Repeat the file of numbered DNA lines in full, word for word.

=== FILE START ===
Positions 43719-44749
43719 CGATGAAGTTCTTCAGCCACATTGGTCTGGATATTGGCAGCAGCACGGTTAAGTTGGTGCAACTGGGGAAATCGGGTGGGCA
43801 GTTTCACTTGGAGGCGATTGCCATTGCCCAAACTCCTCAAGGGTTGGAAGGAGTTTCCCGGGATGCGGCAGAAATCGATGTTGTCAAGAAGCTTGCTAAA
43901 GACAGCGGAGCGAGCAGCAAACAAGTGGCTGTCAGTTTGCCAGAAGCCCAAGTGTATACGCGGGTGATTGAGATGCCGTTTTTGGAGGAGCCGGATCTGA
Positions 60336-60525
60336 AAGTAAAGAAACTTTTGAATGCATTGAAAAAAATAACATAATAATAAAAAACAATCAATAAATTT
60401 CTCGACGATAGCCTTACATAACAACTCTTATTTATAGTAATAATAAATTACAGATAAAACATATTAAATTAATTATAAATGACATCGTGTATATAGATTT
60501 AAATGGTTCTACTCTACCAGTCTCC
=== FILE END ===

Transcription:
Positions 43719-44749
43719 CGATGAAGTTCTTCAGCCACATTGGTCTGGATATTGGCAGCAGCACGGTTAAGTTGGTGCAACTGGGGAAATCGGGTGGGCA
43801 GTTTCACTTGGAGGCGATTGCCATTGCCCAAACTCCTCAAGGGTTGGAAGGAGTTTCCCGGGATGCGGCAGAAATCGATGTTGTCAAGAAGCTTGCTAAA
43901 GACAGCGGAGCGAGCAGCAAACAAGTGGCTGTCAGTTTGCCAGAAGCCCAAGTGTATACGCGGGTGATTGAGATGCCGTTTTTGGAGGAGCCGGATCTGA
Positions 60336-60525
60336 AAGTAAAGAAACTTTTGAATGCATTGAAAAAAATAACATAATAATAAAAAACAATCAATAAATTT
60401 CTCGACGATAGCCTTACATAACAACTCTTATTTATAGTAATAATAAATTACAGATAAAACATATTAAATTAATTATAAATGACATCGTGTATATAGATTT
60501 AAATGGTTCTACTCTACCAGTCTCC